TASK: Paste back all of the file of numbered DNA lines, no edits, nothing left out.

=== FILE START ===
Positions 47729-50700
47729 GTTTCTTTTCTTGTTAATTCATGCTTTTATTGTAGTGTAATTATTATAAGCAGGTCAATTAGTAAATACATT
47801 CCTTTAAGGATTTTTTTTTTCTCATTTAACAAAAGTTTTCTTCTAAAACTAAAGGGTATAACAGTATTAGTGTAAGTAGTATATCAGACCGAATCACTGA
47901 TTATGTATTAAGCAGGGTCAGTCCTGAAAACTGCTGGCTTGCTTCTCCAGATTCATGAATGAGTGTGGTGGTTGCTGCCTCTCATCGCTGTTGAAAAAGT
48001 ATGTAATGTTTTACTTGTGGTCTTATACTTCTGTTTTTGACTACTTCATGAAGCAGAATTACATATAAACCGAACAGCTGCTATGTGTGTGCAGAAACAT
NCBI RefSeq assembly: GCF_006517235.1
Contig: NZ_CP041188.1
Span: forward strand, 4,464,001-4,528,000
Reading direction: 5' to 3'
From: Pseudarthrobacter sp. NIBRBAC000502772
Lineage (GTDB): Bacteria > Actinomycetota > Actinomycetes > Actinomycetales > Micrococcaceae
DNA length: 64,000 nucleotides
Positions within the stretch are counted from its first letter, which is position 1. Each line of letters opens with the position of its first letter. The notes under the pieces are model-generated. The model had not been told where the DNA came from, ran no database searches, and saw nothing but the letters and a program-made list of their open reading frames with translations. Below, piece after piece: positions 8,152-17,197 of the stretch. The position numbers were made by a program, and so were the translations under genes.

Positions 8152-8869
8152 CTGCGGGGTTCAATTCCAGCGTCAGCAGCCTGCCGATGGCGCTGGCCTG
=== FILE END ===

Positions 47729-50700
47729 GTTTCTTTTCTTGTTAATTCATGCTTTTATTGTAGTGTAATTATTATAAGCAGGTCAATTAGTAAATACATT
47801 CCTTTAAGGATTTTTTTTTTCTCATTTAACAAAAGTTTTCTTCTAAAACTAAAGGGTATAACAGTATTAGTGTAAGTAGTATATCAGACCGAATCACTGA
47901 TTATGTATTAAGCAGGGTCAGTCCTGAAAACTGCTGGCTTGCTTCTCCAGATTCATGAATGAGTGTGGTGGTTGCTGCCTCTCATCGCTGTTGAAAAAGT
48001 ATGTAATGTTTTACTTGTGGTCTTATACTTCTGTTTTTGACTACTTCATGAAGCAGAATTACATATAAACCGAACAGCTGCTATGTGTGTGCAGAAACAT
NCBI RefSeq assembly: GCF_006517235.1
Contig: NZ_CP041188.1
Span: forward strand, 4,464,001-4,528,000
Reading direction: 5' to 3'
From: Pseudarthrobacter sp. NIBRBAC000502772
Lineage (GTDB): Bacteria > Actinomycetota > Actinomycetes > Actinomycetales > Micrococcaceae
DNA length: 64,000 nucleotides
Positions within the stretch are counted from its first letter, which is position 1. Each line of letters opens with the position of its first letter. The notes under the pieces are model-generated. The model had not been told where the DNA came from, ran no database searches, and saw nothing but the letters and a program-made list of their open reading frames with translations. Below, piece after piece: positions 8,152-17,197 of the stretch. The position numbers were made by a program, and so were the translations under genes.

Positions 8152-8869
8152 CTGCGGGGTTCAATTCCAGCGTCAGCAGCCTGCCGATGGCGCTGGCCTG